The final GEAR UP issue was continuity of services, which ensures that students served by a GEAR UP project receive services through the completion of secondary school, even if the grant has ended. Some committee members believe this is an unfunded mandate, and that ED should clarify the obligation by stating the source of the funding (non-federal), emphasizing that awarding of all funds is competitive, and by providing more information in the application.
The TRIO programs were the focus of the second day and part of the third day of discussions. The committee reached tentative agreement on the issue of number of applications (branch campuses and different populations) foster and homeless youth, and required and permissible services; all other issues remain open.
The committee still has concerns with a number of proposed definitions, especially that of student with a disability and high risk for academic failure. The committee requested that ED look at the definition of first generation as it relates to baccalaureate degrees from other countries. Members expressed concern that the definition of participant contained a minimum number of services to be provided.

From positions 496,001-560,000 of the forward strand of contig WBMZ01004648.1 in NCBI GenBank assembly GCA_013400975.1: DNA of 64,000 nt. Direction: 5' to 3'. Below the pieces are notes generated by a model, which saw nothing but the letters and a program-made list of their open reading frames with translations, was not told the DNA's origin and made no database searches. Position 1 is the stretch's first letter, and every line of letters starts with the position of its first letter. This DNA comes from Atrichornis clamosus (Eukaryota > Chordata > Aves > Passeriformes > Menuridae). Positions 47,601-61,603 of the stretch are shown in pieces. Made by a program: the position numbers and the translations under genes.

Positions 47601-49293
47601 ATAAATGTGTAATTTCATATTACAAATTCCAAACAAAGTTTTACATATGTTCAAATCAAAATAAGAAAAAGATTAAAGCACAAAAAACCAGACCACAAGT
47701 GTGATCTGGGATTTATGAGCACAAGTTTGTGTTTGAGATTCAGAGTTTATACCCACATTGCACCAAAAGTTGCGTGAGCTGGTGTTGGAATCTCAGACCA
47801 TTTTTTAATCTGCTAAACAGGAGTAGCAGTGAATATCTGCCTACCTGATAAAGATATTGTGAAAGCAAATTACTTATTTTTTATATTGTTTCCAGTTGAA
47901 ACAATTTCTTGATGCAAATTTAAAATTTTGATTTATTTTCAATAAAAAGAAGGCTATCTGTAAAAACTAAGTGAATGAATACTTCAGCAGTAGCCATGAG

Due to the changes made by the HEOA, the committee reviewed the Talent Search regulations in great detail. The Department adopted many of the changes suggested by a sub-committee. The committee spent time discussing the issue of tracking completion, especially in relation to cost, methods, and the difficulty of staying in contact with students. Before ED could determine it is not practicable to implement tracking, it needs data from the community justifying the move. Some committee members noted that tracking is good for accountability.
In discussing outcome criteria, the Department made it clear that the statute now requires grantees to track completion. The committee also discussed the impact on prior experience points, and how to address situations where a grantee fails to serve the number of students identified in the application.
ED took advantage of negotiations as a good opportunity to update the regulations of all the TRIO programs to reflect HEOA changes and current administrative practices. The committee spent part of the afternoon of the second day and the morning of the third day to review program regulations in detail.